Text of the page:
- Preview Selected Objects: With this button toggled, Grasshopper will only display geometry that is part of selected components, even if those components have a preview=off state.
- Document Preview Settings: Grasshopper has a default color scheme for selected (semi-transparent green) and unselected (semi-transparent red) geometry. It is possible to override this color scheme with the Document Preview Settings dialog.
- Preview Mesh Quality: For optimization purposes, these settings allow you to control the quality of the mesh/surface display of the geometry rendered in Rhino. Higher quality settings will cause longer calculation times, whereas lower settings will display less accurate preview geometry. It should be noted that the geometry still maintains a high-degree of resolution when baked into the Rhino document – these settings merely effect the display performance and quality.
The sketch tool allows changes to the line weight, line type, and color. By right-clicking on the selected sketch object you can choose to simplify your line to create a smoother effect. Right-click on your sketch object and select “Load from Rhino”. When prompted, select any 2D shape in your Rhino scene. Once you have selected your referenced shape, hit Enter, and your previous sketch line will be reconfigured to your Rhino reference shape.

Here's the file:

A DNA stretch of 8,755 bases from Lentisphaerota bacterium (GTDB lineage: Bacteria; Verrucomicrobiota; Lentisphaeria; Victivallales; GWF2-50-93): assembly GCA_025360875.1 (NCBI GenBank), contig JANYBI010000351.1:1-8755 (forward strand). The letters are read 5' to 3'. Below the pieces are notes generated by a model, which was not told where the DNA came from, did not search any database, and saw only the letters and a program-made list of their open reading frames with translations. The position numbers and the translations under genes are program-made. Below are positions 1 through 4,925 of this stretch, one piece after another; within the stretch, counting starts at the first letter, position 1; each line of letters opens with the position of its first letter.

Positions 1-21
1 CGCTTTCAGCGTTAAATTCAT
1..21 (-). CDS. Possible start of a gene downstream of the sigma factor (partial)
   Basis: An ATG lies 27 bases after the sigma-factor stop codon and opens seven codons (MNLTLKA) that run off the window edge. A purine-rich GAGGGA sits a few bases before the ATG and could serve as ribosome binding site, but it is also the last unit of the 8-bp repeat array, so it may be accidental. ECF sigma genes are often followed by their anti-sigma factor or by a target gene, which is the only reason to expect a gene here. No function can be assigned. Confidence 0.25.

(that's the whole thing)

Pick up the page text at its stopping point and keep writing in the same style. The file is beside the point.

Note: Your sketch object may have moved from its original location once you have loaded a shape from Rhino. Grasshopper places your sketch object relative to the origin of the canvas (upper left hand corner) and the world xy plane origin in Rhino.
Grasshopper has a default color scheme for selected (semi-transparent green) and unselected (semi-transparent red) geometry. It is possible to override this color scheme with the Document Preview Settings dialog.